This tool consists of a roller of wood or metal mounted on a spindle, to which are attached a frame and a handle. Around the wooden roller is a wrapper of leather, on which is cut or stamped an imitation of the grain of a certain wood. The leather used for the roller is of thick hide. The pattern is sketched on one side, and then the ground is cut away to a certain depth, just as a block cutter would do for printing. In some cases the strip of leather is made fast to the roller, and only just covers it; in other cases the leather will be three or four times the circumference of the roller. The distemper graining colour is brushed over the work to be grained, and, while it is wet, the roller, which has previously been damped with a wet chamois leather, is passed over it, and as the roller passes along it takes up the colour in patches of the exact shape of the pattern on the roller used. This is then softened with the badger-hair softener, and overgrained. By a judicious use of these rollers, using only a part of the circumference, and changing the direction, the patterns may be obtained in great variety. The mottle of satin-wood, mahogany, ash, and birch is well imitated by these rollers, and also the beautiful feathers or curls in mahogany and satinwood.

The mottle of these woods has very little variety, so that one or two patterns suffice for all; and this class of woods is peculiarly suitable for imitation by these rollers. To use the rollers for the imitation of mahogany, satinwood, birch, and maple, lay the colour, mixed in beer, on the surface, pass the roller over it whilst it is wet, soften, and overgrain with a hog-hair overgrainer, previously combed to separate the hair. The roller should occasionally be passed twice over the same place, and in some parts plain spaces left, so as to prevent a repetition of the patterns. Put in the maple eyes by hand in the usual way. Before over-graining the graining should bo covered with a coat of turpentine, gold size, and a little varnish to bind it, so that the colour may not be removed by the overgraining. For oak, lay the colour on as regular as possible, and comb as in ordinary work, a little common flour paste being added to the water colour, to enable it to stand the comb. Then pass the roller over it, and the badger, in the same direction as the combing. Overgrain same as mohogany, after the application of the mixture of gold size, varnish, and turpentine. The rollers must be kept quite clean, and free from grease or oil.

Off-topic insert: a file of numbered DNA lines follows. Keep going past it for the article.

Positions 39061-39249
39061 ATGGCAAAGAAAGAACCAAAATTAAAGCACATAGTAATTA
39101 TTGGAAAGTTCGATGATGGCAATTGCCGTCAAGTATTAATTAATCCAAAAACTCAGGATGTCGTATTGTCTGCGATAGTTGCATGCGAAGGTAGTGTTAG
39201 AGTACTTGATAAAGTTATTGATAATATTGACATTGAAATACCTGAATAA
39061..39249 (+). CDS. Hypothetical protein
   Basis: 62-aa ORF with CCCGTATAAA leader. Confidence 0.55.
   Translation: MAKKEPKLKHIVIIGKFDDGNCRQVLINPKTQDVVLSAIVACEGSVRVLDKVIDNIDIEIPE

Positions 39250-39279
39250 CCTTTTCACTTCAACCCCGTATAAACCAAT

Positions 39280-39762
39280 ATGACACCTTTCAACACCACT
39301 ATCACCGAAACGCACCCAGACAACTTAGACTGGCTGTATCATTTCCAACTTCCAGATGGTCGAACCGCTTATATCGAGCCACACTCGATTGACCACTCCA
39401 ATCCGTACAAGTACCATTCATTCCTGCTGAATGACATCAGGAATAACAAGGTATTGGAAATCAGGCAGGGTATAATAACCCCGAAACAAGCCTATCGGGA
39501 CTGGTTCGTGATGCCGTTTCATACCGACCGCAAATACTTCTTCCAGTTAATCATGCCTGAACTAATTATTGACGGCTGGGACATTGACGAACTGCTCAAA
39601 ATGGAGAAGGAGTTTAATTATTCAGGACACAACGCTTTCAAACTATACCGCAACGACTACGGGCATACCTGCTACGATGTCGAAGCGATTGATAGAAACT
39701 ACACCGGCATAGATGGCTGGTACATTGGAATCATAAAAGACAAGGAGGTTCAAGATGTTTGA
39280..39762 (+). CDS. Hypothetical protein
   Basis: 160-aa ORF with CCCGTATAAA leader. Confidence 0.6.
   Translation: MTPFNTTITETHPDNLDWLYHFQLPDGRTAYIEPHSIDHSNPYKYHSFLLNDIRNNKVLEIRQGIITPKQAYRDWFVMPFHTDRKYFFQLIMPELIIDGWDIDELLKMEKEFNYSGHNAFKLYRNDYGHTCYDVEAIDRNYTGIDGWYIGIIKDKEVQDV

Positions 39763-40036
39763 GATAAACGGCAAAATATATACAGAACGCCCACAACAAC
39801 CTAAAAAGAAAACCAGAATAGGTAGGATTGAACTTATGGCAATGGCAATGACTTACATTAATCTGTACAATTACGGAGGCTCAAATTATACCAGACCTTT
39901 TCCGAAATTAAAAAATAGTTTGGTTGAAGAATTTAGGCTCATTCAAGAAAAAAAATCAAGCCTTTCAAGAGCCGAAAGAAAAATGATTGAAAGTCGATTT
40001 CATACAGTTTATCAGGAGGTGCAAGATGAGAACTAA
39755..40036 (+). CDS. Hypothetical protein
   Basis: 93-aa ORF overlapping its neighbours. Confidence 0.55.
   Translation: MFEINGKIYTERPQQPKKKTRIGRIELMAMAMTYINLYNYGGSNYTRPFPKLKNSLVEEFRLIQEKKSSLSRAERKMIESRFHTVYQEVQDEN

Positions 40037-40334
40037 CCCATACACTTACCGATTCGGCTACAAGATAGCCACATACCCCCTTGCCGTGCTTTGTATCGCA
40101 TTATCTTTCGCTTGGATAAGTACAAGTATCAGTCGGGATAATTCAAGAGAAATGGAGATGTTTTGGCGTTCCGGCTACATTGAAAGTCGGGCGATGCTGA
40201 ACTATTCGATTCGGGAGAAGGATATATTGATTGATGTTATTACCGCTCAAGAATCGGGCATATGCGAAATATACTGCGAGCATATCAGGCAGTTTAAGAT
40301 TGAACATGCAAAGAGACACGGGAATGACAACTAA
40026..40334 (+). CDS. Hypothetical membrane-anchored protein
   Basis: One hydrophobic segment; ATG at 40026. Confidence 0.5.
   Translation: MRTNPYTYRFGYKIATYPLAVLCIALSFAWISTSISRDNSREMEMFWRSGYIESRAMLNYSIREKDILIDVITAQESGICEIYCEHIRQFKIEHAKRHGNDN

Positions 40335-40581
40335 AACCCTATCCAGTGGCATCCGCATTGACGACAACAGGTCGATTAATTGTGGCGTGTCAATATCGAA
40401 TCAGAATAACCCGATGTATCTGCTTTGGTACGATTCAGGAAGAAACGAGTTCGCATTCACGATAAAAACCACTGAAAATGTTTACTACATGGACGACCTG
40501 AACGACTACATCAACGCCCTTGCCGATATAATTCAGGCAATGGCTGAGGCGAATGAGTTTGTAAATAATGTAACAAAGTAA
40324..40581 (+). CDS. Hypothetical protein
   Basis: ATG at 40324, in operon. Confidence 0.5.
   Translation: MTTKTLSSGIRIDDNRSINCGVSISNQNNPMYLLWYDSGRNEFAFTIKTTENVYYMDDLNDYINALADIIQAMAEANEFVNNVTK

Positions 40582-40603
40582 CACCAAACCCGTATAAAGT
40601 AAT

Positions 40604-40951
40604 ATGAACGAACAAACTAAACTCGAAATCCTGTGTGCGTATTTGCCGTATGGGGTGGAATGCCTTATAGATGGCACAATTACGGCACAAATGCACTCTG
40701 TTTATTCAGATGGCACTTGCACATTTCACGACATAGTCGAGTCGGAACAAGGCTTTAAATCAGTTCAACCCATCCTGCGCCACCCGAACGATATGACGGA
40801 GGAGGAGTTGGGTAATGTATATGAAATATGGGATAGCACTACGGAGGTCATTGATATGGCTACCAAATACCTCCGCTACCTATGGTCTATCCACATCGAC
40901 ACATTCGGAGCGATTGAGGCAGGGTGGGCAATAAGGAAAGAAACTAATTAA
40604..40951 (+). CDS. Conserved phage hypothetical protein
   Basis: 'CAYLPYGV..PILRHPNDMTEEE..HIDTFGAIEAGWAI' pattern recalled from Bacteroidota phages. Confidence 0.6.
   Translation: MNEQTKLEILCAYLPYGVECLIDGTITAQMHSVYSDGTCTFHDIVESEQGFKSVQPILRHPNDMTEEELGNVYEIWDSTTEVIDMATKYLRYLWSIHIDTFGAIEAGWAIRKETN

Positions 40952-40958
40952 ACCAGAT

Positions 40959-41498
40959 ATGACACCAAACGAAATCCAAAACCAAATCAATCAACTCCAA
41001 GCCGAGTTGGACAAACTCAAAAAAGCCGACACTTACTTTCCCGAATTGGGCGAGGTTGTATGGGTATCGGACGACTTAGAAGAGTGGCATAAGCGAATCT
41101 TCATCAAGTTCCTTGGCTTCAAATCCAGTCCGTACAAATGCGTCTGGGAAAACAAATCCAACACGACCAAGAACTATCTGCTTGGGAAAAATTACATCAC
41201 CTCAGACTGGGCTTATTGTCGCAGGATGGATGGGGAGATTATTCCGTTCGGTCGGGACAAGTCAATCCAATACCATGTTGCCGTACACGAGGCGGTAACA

Before commencing work wet the rollers thoroughly with a sponge and water, and rub them with a wash-leather or dry cloth, so as to remove any water remaining on the surface. Whilst using the rollers, have a piece of wash-leather at hand, over which they should be frequently passed to keep them quite clean, and prevent the accumulation of colour on their surfaces, which would clog up the pattern. After use, wash them well with a brush and water, and let them dry gradually; do not apply heat, as that is likely to crack the surface.